High Park Road - 01

High Park Road

38.585707, -105.417997

High Park Road and Colorado Highway 9 were originally trails that connected the ranches and farms of the mountain parklands west of Cripple Creek to Cañon City. The Currant Creek Trail followed the route of present day Colorado Highway 9. Well-traveled by American Indians moving between the Arkansas River and South Park, this trail became an important route for the mountain men, explorers and eventually, people and freight headed for the mining camps of Leadville and South Park.

To settlers, the grassy meadows of High Park seemed ideal for raising cattle and horses; however, ranching and farming proved challenging occupations here. Settlers endured summer drought, harsh winters, unpredictable markets, rustlers and isolation. With the gold boom in Cripple Creek, ranchers and farmers enjoyed a convenient market for their products.

In 1897, the Fremont County Cattlegrowers Protective Association formed allowing ranchers to work together on common problems and to share information on important issues. Today a few of the original ranches remain, a testimony to the tenacity of early settlers.

A Look at High Park Road

High Park Road - 02

Deer Haven Ranch

38.623382, -105.380024

The five thousand acre Deer Haven Ranch includes lands that were once a part of the Switzer Ranch. Homesteaded in the early 1870s, this was one of the first cattle ranches in Fremont County. It remained a private ranch until 1992 when the Richard King Mellon Foundation and the Conservation Fund donated Deer Haven Ranch to the Bureau of Land Management to protect and enhance its rich wildlife habitat.

Historic structures on the ranch include the one-room Wilson Creek Schoolhouse and several buildings and foundations associated with ranching operations.

A Look at Deer Haven Ranch

High Park Road - 03

Bare Hills City

38.64845, -105.3341675

In 1896, prospectors founded the Bare Hills Mining District in this area. Promoters selling lots declared Bare Hills City "the future great town" of the area because it was "surrounded by veins... assaying high in gold" with "...the whole formation being the same as the gold belt of Cripple Creek." Soon, people flooded into the area, including some reputable investors.

The 1898 Colorado State Mining Directory lists fourteen mining companies in the Bare Hills District. The initial optimism died as the promoters' claims proved to be more dream than reality. Within a few years, only a few families remained. The area is part of a cattle ranch and private property.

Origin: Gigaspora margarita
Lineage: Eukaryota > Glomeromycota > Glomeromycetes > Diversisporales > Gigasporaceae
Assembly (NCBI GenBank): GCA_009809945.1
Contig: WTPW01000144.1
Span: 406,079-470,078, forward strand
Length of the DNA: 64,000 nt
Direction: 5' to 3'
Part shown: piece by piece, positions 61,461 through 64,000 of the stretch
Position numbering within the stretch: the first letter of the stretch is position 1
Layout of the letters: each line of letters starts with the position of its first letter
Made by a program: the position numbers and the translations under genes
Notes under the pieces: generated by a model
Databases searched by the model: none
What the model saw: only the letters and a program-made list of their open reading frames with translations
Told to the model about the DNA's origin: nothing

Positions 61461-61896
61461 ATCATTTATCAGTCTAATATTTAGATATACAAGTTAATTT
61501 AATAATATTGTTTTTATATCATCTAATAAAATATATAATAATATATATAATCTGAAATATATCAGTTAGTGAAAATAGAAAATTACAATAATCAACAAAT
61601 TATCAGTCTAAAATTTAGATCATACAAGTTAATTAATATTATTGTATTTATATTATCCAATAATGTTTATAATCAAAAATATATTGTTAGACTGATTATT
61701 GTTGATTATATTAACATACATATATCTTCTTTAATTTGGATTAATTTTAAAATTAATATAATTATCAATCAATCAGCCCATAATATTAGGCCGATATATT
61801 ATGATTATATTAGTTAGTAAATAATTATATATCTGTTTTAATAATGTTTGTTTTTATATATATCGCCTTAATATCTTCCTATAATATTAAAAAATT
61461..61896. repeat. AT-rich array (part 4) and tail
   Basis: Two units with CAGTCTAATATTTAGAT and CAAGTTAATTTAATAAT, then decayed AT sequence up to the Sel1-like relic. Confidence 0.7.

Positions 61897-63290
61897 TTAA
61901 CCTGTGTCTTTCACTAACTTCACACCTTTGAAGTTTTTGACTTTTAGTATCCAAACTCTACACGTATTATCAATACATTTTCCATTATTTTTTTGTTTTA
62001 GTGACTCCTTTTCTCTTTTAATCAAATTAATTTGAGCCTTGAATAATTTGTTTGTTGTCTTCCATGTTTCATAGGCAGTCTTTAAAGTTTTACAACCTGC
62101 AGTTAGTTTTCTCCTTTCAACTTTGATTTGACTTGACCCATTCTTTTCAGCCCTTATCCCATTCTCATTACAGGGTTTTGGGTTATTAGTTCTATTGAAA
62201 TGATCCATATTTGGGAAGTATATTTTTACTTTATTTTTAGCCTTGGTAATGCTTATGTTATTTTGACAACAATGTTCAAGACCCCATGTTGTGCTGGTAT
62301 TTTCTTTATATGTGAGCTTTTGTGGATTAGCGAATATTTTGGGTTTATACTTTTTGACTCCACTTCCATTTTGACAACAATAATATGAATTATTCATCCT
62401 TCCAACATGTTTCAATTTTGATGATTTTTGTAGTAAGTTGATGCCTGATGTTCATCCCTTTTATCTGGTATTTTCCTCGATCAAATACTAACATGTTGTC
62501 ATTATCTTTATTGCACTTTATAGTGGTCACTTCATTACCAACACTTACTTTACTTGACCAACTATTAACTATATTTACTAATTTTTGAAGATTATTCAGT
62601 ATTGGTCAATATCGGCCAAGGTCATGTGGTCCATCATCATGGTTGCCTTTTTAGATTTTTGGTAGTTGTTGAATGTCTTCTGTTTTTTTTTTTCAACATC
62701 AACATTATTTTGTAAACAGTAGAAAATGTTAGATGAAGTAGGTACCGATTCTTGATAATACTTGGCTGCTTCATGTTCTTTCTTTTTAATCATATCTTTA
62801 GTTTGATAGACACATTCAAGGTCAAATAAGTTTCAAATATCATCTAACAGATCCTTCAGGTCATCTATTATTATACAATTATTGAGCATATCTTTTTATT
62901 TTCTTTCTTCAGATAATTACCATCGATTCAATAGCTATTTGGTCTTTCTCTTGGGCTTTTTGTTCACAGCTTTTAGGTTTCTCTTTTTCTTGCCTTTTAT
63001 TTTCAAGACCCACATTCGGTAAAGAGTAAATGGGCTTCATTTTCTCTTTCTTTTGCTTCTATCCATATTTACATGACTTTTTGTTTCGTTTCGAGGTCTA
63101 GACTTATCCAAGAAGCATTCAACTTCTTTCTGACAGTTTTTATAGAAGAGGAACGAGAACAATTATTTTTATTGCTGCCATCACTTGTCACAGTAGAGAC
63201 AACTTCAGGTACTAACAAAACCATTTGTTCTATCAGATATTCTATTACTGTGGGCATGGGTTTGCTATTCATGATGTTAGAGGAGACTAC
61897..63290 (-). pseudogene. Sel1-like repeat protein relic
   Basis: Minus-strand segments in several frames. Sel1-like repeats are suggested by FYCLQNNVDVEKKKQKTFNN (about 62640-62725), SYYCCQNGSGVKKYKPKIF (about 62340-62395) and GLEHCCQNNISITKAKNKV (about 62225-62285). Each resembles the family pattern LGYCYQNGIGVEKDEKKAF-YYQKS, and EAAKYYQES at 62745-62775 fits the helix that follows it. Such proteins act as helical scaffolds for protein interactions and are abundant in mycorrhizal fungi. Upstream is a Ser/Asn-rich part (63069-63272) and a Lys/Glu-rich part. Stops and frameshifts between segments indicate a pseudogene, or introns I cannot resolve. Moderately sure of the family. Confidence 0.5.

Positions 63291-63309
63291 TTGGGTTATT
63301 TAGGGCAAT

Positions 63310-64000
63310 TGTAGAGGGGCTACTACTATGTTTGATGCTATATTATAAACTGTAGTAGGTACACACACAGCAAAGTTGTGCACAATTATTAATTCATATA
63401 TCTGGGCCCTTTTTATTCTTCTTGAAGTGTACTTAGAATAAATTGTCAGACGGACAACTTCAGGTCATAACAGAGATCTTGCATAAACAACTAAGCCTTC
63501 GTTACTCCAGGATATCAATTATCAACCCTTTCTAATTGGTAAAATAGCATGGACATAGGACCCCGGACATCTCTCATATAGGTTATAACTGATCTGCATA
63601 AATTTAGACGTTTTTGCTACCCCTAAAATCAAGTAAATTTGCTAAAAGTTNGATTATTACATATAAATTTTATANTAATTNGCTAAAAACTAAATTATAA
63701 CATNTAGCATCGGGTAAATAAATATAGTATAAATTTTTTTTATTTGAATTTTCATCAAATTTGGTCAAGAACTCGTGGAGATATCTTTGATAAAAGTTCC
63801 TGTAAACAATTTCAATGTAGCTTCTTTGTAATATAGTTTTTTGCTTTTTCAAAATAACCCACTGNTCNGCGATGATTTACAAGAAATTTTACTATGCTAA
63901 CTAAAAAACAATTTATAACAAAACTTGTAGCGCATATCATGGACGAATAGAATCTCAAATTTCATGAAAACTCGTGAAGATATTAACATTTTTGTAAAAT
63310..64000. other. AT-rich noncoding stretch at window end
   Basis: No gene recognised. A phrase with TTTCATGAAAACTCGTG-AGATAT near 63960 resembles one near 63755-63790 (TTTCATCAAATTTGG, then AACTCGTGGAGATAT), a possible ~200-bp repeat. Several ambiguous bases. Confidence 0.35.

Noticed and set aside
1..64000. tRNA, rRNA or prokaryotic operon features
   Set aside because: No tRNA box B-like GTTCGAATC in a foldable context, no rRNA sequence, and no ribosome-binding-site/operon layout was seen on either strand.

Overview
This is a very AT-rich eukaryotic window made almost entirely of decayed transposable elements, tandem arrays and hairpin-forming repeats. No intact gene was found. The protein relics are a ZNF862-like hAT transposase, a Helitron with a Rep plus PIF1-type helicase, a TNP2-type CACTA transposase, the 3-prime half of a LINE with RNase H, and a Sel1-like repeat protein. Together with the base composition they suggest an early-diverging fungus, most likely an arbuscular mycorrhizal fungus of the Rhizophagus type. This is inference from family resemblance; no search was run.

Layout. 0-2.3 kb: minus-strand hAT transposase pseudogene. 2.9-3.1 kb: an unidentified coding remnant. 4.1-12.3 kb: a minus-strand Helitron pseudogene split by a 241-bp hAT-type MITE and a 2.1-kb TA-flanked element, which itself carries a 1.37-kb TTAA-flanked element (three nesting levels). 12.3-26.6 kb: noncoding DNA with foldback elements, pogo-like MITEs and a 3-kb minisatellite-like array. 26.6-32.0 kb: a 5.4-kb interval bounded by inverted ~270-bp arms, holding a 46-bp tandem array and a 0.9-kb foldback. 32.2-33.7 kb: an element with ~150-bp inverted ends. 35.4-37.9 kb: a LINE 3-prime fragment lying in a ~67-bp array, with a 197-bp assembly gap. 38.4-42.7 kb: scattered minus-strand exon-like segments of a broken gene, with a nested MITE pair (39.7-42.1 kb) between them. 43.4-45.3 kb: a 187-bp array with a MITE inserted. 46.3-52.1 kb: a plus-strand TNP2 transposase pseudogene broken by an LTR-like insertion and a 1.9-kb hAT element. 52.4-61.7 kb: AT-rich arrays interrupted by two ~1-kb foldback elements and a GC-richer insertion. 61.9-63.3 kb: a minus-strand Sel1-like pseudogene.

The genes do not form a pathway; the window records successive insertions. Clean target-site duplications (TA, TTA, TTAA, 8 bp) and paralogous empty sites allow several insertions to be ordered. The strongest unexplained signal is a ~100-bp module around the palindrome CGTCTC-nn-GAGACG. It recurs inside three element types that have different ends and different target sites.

High Park Road - 04

Booger Red Hill

38.713815, -105.260780

A young cowboy arrived in the Fourmile area of Teller County in 1915. Booger Red he was called because of his thick red hair and his ornery nature towards others. He worked many of the ranches in the area and met a ranchers daughter named Ruth Hall. In the fall of 1918 Red contracted Spanish Influenza and died around the age of 22. Ruth suggested he be buried near Texas Hill.

A Look at Booger Red Hill

High Park Road - 05

Four Mile Hall

38.767294, -105.286306

This building has been a focal point for local agricultural programs and social events since its construction in 1911 by members of the surrounding community. It was built of lumber milled at a saw mill just down the road, and was first called the High Park Dance Hall, as it was built to host bi-monthly dances.

In 1926, the Four Mile Farmers Club organized the first Four Mile Fair here. Known to many in the region as "The Best Little Fair in Colorado," the Four Mile Fair consistently drew large crowds to enjoy the many exhibits until it ended during World War II. Today, this building hosts dances, meetings and a variety of other events for area residents.

A Look at Four Mile Hall

High Park Road - 06

Conservation Efforts of Area

38.821831, -105.259650

Palmer Land Trust has conserved over 3500 acres along the Gold Belt Scenic Byway, one of the country's premier scenic byways. It contains an impressive topography and a variety of ecosystem types that span areas ranging from 6,900 feet to 10,000 feet in elevation, with views of the back side of Pikes Peak, "America's Mountain," world-class rock climbing, and the valley floor of Fourmile Creek.

A variety of habitat types, including riparian shrubland and irrigated pasture habitat as well as ponderosa, pinion pine woodland, and montane grasslands, provide habitat to bighorn sheep, wild turkey, black bear, mule deer, and mountain lion. Historically, the area has been used for ranching and some still remain productive today for rotational grazing and irrigated hay meadows.

Recreationists also flock to the area to take advantage of the scenic open space for hiking, biking, and fishing. The conservation efforts along the byway address all these attractions: Colorado's farming and ranching heritage, open spaces and scenic vistas, public access to recreational opportunities, and wildlife habitat.

A Look at Conservation Efforts of Area

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